Product liability Insurance, also known as products-completed operations insurance, provides solid protection for your business relating to the manufacturing or sale to the public of products, foods, medicines or other items. Specifically, as part of commercial general liability (CGL) policy, this coverage provides protection against liabilities for losses due to injuries caused by malfunctions or defects in your products—including design defects or a failure to warn consumers about the dangers of using a product.

Even if you do not physically manufacture a product, you may be at risk for litigation. The actual manufacturer is not the only party liable for product flaws, defects and failures—retailers and wholesalers can also be found negligent. This is because there is a stream of commerce that a product goes through from its inception to the hands of the consumer. If your organization had any part in that stream, and as long as the product was defective when it left your control, you can be held liable for any problems that arise. Product liability is a complex exposure and managing your risk can be a major undertaking even if you have access to all the right resources.

While contracts can provide protection and cushion the cost of manufacturing defects caused by third parties, they often won’t protect the primary company if a consumer is injured.

Product liability insurance protects organizations from a variety of liability concerns, even if a defect is caused by an outside supplier. To supplement a contractual risk transfer program, product liability insurance is critical.

Here are a few ways to limit the product liability exposure in your business:

  • Develop a quality control program and distribute it to your employees. It should outline procedures for product safety, design, testing and inspection. It should also include information regarding traceability, guidance regarding customer complaints and a product recall program.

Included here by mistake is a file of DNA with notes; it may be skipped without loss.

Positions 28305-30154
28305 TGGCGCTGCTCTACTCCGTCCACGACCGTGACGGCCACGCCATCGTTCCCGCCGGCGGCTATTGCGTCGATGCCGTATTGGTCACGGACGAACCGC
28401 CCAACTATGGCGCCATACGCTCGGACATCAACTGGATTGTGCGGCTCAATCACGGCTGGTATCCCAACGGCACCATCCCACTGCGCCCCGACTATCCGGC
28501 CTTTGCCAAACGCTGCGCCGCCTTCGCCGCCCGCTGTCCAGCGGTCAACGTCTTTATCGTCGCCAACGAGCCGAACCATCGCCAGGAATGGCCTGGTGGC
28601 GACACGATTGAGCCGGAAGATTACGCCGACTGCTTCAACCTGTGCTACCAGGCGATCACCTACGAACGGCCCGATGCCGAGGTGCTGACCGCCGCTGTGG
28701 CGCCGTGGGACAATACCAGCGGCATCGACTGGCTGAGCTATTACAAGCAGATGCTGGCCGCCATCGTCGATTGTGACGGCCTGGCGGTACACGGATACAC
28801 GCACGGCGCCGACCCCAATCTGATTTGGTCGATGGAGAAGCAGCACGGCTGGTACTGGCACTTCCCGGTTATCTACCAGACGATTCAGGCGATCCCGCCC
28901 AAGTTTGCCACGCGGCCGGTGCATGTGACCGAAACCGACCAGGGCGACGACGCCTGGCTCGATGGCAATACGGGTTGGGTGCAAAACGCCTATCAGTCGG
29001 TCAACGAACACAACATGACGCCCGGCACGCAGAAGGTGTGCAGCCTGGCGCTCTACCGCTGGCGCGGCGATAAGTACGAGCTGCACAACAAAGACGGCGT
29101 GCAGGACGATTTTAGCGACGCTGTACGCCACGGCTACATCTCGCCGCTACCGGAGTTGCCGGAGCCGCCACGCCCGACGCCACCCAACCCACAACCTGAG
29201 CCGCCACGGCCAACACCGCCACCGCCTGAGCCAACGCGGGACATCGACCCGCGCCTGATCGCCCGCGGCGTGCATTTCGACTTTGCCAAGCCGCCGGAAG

• Place serial or batch numbers on all products to ensure that they are traceable in case of a recall.
  • Keep records of all information about your products, including testing, product performance, component percentages and complaints.
  • Ask a legal professional to review warning labels, assembly and operating instructions, disclaimers, and any other information distributed to consumers.
  • Ask a legal professional to periodically review contracts and hold-harmless agreements for use with your customers and subcontractors. Ensure that these contracts limit the liability you will assume for a quality product. Also consider obtaining certificates for liability insurance from your subcontractors (talk to your insurance consultant about this!)

Big box retailers have insurance requirements (sometimes asking for extremely high limits) and insurance is almost always a box that needs to get checked in order to have your product in that store. We can help your business not only check that insurance box but also help to make sure you are properly covered at the best terms and price in the marketplace.

This guest blog post was written by Joshua Luetkehans at Connor & Gallagher OneSource, a business insurance agency (  Have questions about product liability insurance or needing to get a COI for a retail partner? Contact Joshua by email at or by phone at 630-687-6417.